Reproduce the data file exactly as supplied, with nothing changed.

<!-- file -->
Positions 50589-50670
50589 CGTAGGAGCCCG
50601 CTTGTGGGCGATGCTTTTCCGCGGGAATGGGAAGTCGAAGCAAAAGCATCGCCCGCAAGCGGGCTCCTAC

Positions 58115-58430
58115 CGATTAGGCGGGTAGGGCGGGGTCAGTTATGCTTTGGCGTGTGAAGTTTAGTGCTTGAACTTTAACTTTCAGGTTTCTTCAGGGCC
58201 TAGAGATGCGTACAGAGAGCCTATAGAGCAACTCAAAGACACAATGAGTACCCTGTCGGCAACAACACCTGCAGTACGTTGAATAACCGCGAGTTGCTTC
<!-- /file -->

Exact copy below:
Positions 50589-50670
50589 CGTAGGAGCCCG
50601 CTTGTGGGCGATGCTTTTCCGCGGGAATGGGAAGTCGAAGCAAAAGCATCGCCCGCAAGCGGGCTCCTAC

Positions 58115-58430
58115 CGATTAGGCGGGTAGGGCGGGGTCAGTTATGCTTTGGCGTGTGAAGTTTAGTGCTTGAACTTTAACTTTCAGGTTTCTTCAGGGCC
58201 TAGAGATGCGTACAGAGAGCCTATAGAGCAACTCAAAGACACAATGAGTACCCTGTCGGCAACAACACCTGCAGTACGTTGAATAACCGCGAGTTGCTTC